Some studies showed that the DHA was associated with hyperactivity in adults with ADHD, and it seems to be essential for pre- and postnatal brain development. It has been hypothesized that ADHD symptomatology in adults could be associated with a deficiency or imbalance of polyunsaturated fatty acids (PUFAs), due to insufficient dietary intake of essential fatty acids (FAs), and/or impaired absorption of FAs, and/or an increased metabolism of FAs.

Interesting data come from also negative results. For instance, concerning pharmacogenetic studies, no association was found for the dopamine transporter gene SLC6A3 and response to MPH. Despite this gene is a key pharmacological target of two ADHD medications, amphetamine and MPH, these data do not support its utility as useful predictor of the drugs response.

What other studies can be recommended to further an understanding/application of the findings?

We thus suggest that BAIAP2 and DHA could be potential genetic and biochemical markers useful for discriminating children versus adult ADHD and that SLC6A3 could be not useful as predictor of MPH response. Further research should be focused on the replication of these findings, to assess their specificity for ADHD, and to quantify the degree to which they are sufficiently precise to be useful in clinical settings. Genes linked to dopaminergic, serotoninergic and noradrenergic signaling, metabolism (DBH, TPH1, TPH2, DDC, MAOA, MAOB, BCHE and TH), neurodevelopment (BDNF and others), the SNARE system and other forty genes/proteins related to different pathways were not meta-analyzed due to insufficient data. Thus more studies on these molecules are mandatory to identify potential further biomarkers useful for diagnosis and therapeutic assessment.

Link to the Primary Study

Bonvicini, C., Faraone, S. V., & Scassellati, C. (2016). Attention-deficit hyperactivity disorder in adults: A systematic review and meta-analysis of genetic, pharmacogenetic and biochemical studies. Molecular Psychiatry, 21(7), 872-874. DOI: 10.1038/mp.2016.74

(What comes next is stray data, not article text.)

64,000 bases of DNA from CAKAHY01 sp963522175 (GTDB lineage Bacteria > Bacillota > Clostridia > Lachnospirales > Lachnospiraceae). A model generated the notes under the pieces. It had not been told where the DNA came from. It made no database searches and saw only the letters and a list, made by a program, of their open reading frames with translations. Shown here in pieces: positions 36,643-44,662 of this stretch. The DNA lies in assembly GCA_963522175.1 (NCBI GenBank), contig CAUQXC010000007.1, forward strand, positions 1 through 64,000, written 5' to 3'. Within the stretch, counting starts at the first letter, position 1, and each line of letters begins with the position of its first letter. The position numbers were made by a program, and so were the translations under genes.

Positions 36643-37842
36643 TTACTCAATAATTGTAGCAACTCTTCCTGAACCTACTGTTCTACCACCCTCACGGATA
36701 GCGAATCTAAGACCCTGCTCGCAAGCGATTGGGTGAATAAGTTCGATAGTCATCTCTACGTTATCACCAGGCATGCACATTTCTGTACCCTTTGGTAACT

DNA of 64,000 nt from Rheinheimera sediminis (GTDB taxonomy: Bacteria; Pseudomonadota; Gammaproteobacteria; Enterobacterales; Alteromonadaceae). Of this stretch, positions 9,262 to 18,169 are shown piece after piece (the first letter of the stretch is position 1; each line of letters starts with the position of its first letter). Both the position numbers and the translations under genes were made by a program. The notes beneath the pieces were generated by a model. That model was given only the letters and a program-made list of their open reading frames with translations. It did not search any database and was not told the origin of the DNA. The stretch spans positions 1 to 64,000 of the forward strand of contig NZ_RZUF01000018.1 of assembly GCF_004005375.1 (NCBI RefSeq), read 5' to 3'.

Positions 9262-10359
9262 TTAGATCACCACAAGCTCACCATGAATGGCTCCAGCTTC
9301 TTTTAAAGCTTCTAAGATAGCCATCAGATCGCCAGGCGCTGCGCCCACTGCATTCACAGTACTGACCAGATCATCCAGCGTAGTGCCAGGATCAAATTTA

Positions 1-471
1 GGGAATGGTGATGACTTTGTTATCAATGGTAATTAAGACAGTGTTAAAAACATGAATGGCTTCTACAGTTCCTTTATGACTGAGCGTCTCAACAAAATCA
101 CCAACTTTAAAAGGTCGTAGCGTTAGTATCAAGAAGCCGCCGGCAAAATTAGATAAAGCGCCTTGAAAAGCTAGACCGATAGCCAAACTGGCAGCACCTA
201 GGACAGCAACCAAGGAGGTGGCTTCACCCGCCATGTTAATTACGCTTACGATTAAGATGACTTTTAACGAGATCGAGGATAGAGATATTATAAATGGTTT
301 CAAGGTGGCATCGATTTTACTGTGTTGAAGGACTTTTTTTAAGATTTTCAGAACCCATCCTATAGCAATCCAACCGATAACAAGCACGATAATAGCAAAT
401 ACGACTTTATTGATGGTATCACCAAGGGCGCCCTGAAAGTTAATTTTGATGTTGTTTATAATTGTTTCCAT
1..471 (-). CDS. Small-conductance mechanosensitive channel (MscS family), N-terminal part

Catia Scassellati

Catia Scassellati

Catia is a biologist with a long career dedicated to the fields of genetics and molecular biology of the main psychiatric/neurodegenerative disorders in adulthood and in childhood. In particular, the main aim of her research is the identification of molecular markers associated with major psychoses and dementias in order to contribute to the investigation on disease etiology and to the definition of individualized strategies for drug treatment. She is working at Genetics Unit, Saint John of God Clinical Research Centre, Brescia, Italy. It is funded by the National Health System as the national center of excellence for Alzheimer’s and psychiatric diseases. Its mission involves translational research, i.e. developing models of care that can be taken up by other Italian clinical centers. Catia is the author of over 32 publications in peer reviewed international journals and of two chapters: 1) “Role of dopaminergic and noradrenergic systems as potential biomarkers in ADHD diagnosis and treatment” Scassellati C. and Bonvicini C. for InTech book titled “ADHD – New Directions in Diagnosis and Treatment”, ISBN: 978-953-51-4237-9, 2016; 2) “Basi genetiche dello spettro dell’umore”. A. Rotondo, M. Gennarelli, C. Scassellati. III edizione del Trattato di Italiano di Psichiatria (Lo spettro dell’ Umore – Psicopatologia e clinica – TIP Vol.7 – 3/ed, Editor: ELSEVIER Masson Italia, 2008).

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Latest update: November 17, 2016